Magnets “zap” headaches

…according to a new Nature News story.

Migraine sufferers might soon be able to block an imminent attack using a device that targets the brain with a powerful magnetic field.

The technique, called transcranial magnetic stimulation (TMS), triggers activity in the brain’s nerve cells and is already being tested as a way to treat depression. Two small clinical trials have now shown that delivering TMS to the brain in the early stages of a migraine seems to halt it in its tracks.

Since I’ve dealt with migraines for a long time, this sounds great (though I’ll note that the research hasn’t yet been published in a peer-reviewed journal, and the number of patients reporting an improvement from placebo alone was quite high, so I’ll remain skeptical until more evidence rolls in). But I can already see it being touted by the magnet-bracelet-cure-all people as proof that their product works.

Comments

  1. #1 Bob O'H
    June 26, 2006

    You’re not the only one who’s sceptical: there’s a discussion about it on the Bad Science fora.

    Bob

  2. #2 Stephen Uitti
    June 26, 2006

    I’m with Steve Martin on this one. If placebo is so good, then i want a double strength placebo.

    Caveat: i don’t get migraines. Perhaps it’s my magnetic personality.

    I only get regular headaches about every four or five weeks.

    Sometimes, i can get my headache to go away with a plain glass of water.

  3. #3 Nathan E.
    June 26, 2006

    It didn’t say in the article, but perhaps you may have more insight…but do you know if this is the same technique as stimulation of the vega nerve? I was watching a recent show on Discovery Health on it, but didn’t refer to it as TMS.

  4. #4 Chuck the Lucky
    June 27, 2006

    I can kind of understand using magnetic fields to treat depression (though still skeptical) since it could effect the electrical signals in the brain but aren’t migraines mainly a vascular issue outside the brain? Maybe it works on the nerves being impacted by the vessels or something.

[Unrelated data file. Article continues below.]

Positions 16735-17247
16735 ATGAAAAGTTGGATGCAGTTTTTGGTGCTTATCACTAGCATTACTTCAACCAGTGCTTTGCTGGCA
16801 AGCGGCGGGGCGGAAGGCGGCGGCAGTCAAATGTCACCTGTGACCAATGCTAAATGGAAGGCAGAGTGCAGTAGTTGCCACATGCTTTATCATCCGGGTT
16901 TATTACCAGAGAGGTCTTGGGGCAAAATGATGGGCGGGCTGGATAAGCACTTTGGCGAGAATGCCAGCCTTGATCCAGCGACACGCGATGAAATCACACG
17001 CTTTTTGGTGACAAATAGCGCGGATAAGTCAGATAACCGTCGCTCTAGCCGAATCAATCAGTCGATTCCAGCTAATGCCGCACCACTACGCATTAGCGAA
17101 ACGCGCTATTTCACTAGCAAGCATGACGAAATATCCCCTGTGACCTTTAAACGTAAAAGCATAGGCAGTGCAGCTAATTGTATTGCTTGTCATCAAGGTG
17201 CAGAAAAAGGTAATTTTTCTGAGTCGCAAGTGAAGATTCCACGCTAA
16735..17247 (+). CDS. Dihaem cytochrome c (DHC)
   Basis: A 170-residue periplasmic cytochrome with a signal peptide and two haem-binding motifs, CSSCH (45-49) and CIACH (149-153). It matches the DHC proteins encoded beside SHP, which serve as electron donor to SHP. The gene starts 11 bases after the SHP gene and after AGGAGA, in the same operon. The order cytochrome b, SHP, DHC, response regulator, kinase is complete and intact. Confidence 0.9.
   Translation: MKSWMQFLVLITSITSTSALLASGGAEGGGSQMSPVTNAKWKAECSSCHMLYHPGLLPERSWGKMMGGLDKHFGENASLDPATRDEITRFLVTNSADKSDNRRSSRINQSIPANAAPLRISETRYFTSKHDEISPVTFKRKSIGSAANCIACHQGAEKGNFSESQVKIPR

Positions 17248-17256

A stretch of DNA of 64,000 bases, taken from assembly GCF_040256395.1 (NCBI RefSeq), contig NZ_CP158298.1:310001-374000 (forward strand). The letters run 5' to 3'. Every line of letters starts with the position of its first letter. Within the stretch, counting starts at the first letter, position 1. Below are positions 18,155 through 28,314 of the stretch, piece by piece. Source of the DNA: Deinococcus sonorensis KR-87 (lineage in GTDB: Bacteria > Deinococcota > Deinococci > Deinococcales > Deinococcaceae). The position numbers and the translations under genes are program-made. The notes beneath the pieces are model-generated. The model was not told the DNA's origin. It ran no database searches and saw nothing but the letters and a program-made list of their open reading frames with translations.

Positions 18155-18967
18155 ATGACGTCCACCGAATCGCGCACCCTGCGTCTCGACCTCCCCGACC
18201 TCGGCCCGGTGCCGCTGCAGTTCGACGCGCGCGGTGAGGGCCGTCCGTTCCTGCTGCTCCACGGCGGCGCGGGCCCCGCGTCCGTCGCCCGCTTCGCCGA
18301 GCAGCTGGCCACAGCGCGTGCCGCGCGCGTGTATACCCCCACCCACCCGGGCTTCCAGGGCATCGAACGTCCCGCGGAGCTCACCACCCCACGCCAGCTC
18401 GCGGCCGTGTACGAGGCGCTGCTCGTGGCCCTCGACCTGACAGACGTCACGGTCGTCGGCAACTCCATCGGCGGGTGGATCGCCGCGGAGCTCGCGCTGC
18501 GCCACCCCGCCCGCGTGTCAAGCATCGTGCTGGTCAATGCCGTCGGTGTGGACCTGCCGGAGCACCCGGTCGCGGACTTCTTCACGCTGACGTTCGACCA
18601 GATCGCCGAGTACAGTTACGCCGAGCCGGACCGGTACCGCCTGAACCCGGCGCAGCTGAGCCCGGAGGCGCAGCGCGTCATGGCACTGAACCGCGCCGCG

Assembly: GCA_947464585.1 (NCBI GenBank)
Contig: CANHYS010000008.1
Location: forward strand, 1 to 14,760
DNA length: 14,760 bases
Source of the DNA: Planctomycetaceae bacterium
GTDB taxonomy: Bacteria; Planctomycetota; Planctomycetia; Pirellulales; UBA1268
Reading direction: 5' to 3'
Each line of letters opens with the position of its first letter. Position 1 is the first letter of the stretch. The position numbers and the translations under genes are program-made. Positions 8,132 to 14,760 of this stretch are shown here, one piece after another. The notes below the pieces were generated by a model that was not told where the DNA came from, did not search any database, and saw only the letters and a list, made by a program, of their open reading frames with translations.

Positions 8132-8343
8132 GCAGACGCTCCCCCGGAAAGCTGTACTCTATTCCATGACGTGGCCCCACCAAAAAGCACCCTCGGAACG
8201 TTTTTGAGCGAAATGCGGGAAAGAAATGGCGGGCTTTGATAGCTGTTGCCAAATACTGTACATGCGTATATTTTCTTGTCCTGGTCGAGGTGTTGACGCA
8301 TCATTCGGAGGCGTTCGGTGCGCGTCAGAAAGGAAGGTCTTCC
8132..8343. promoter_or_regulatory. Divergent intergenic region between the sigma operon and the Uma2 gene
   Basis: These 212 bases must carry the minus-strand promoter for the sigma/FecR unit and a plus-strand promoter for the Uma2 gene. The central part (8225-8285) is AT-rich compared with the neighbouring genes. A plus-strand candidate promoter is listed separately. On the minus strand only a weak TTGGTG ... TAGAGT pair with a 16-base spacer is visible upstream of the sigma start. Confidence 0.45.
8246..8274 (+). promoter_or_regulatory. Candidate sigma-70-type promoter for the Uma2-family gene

The use of fields and electroshock to fix things always reminds me of an old Dr. Who episode where the Doctor said that you can always identify human technology in any time period because if it stops working you can fix it by hitting it on the side. It is difficult to believe that something as unsubtle as an application of a field can put things right.

  5. #5 Chris Noble
    June 27, 2006

    TMS has already been touted by the magnetic-golf-shoe-brigade for some time.

    In contrast to the bracelets it has a physically plausible mode of action. The extremely stong time dependent magnetic fields induce electric fields in the brain that are strong enough to trigger the firing of neurons. It amounts to essentially the same thing as electrically stimulating the brain. The advantage is that the magnetic fields can be focussed to stimulate specific areas of the brain. Nevertheless, it is still a fairly crude technique like electroshock therapy for depression. It may alleviate syptoms but is it really a good idea?

  6. #6 anon
    June 28, 2006

    A neurologist I know, who treats migraines, described TMS as “a hammer in search of a nail”.

  7. #7 David Harmon
    June 28, 2006

    This is actually not too implausible — IIRC, migraines apparently represent a seizure-like process in the brain, and even a fairly broad electromagnetic “kick” could well disrupt the process. Side effects would presumably be much milder than electroshock, and there’s no surgical trauma nor drug side-effects to worry about. Certainly it’s something that’s worth investigating, but of course “could” != “does”…. (Also, the prices I’ve heard for TMS are insane, considering you’re basically talking about high-power electromagnets!)

  8. #8 frumiousb
    June 28, 2006

    The key difference between TMS and magnet jewelry is that TMS is time dependant. There is a big difference between static and dynamic fields. Time-dependant magnetic fields are accompanied by time-dependant electric fields. Completely different from a static field. Wikipedia has a description of TMS. I don’t know if it’s an accurate description, but at least they have some links for people to follow.

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